Son of Indicted Former City of Memphis Employee Pleads Guilty to Mail Fraud and Conspiracy
For Immediate Release
U.S. Attorney's Office, Western District of Tennessee
Memphis, TN –Karl "Shun" Blackmon, 46, has pleaded guilty to mail fraud and conspiracy. U.S. Attorney D. Michael Dunavant announced the guilty plea today.
According to the Superseding Indictment and information presented in court, from April 2013 until November 2014, Karl "Shun" Blackmon defrauded the City of Memphis's ("City") Division of Housing and Community Development ("HCD") maintenance program. The purpose of that program is to maintain vacant City-owned lots and properties.
During that time, Karl Blackmon's father, Leon Blackmon, Sr., worked for the City and was in charge of that program. Karl Blackmon recruited at least 13 family, friends, associates, and employees to establish lawn care companies in order to participate in the HCD maintenance program. Karl Blackmon and Leon Blackmon Sr. instructed those recruits to apply for business licenses, obtain federal EIN numbers, open post office boxes and business bank accounts, and apply to become City vendors. Karl Blackmon distributed lists of properties to his recruits, and caused invoices to be submitted for those recruits to Leon Blackmon, Sr. under the City's HCD maintenance program.
At least half of the properties shown on the invoices were fraudulently billed; meaning the work shown was not done. The fraudulent invoices resulted in City checks being generated and mailed to Karl Blackmon's recruits via the U.S. Postal Service. Karl Blackmon met the recruited vendors in Memphis, where he was paid a portion of those recruits' City checks.
As a result of this fraud scheme, the City paid approximately $84,665 under the HCD maintenance program to lawn care companies that Karl Blackmon recruited. Charges against Leon Blackmon, Sr. and eight other alleged co-conspirators are still pending.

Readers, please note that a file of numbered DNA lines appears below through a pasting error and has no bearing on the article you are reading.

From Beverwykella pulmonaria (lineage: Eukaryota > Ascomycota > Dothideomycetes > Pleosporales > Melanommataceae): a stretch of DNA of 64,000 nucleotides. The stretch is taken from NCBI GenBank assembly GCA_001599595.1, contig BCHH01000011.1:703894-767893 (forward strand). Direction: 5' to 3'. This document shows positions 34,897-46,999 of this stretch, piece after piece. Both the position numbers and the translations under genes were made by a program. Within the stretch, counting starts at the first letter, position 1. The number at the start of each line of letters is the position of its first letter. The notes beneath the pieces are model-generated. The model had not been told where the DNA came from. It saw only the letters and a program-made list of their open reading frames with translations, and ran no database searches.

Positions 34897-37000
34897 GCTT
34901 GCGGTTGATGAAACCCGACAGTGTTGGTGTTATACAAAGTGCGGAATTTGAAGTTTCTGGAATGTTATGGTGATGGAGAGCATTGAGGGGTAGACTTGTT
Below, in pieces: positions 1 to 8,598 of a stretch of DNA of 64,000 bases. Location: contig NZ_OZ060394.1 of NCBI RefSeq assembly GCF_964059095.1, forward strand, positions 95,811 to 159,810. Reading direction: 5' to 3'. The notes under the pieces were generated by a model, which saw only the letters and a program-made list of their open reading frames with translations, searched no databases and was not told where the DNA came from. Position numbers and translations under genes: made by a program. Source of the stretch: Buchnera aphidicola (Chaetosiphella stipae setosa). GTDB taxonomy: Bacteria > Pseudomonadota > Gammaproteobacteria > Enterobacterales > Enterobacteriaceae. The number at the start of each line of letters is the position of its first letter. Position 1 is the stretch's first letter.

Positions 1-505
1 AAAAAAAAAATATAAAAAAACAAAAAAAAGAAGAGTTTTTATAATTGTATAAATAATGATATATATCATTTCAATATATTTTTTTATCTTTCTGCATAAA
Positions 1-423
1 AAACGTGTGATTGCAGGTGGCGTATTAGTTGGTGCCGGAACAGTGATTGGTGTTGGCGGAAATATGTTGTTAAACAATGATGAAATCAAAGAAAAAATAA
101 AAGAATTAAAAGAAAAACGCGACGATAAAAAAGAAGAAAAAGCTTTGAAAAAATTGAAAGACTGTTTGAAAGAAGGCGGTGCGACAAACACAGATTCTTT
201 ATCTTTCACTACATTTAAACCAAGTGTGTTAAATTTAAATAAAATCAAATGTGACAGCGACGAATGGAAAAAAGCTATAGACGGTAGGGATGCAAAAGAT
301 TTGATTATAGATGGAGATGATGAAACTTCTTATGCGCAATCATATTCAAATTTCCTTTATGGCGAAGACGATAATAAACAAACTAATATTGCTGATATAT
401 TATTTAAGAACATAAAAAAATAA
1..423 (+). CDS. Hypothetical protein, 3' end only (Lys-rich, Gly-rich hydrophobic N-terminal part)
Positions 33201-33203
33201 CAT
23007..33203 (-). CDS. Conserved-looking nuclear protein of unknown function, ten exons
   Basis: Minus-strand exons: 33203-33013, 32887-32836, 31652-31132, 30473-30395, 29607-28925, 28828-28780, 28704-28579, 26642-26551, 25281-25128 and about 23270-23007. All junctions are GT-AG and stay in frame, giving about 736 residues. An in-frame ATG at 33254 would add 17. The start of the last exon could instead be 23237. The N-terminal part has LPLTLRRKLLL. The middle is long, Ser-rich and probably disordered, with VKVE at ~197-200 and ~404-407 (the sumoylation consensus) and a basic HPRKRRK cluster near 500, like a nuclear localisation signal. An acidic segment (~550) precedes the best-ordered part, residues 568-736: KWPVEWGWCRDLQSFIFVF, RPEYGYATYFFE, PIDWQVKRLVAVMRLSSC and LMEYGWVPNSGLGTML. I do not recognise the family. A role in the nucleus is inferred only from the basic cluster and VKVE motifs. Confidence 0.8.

Sentencing for Karl Blackmon is scheduled for May 22, 2020, before U.S. District Court Judge Sheryl H. Lipman, where he faces a maximum sentence of 20 years in federal prison followed by 3 years supervised release.
U.S. Attorney D. Michael Dunavant said, "This long-term fraudulent scheme had significant financial consequences to the public interests of the City of Memphis, and created unfair business advantages for vendors in the HCD Maintenance Program. This office is committed to the protection of the integrity of public services, and schemes to defraud programs or compromise public office will not be tolerated. This case demonstrates our commitment to protect taxpayer resources from such disturbing crimes of dishonesty, and to eliminate fraud, waste, and abuse in government programs."
The U.S. Postal Inspection Service and the Federal Bureau of Investigation investigated this case.
Assistant U.S. Attorneys Damon Griffin and Murre Foster are prosecuting this case on behalf of the government.
Updated February 10, 2020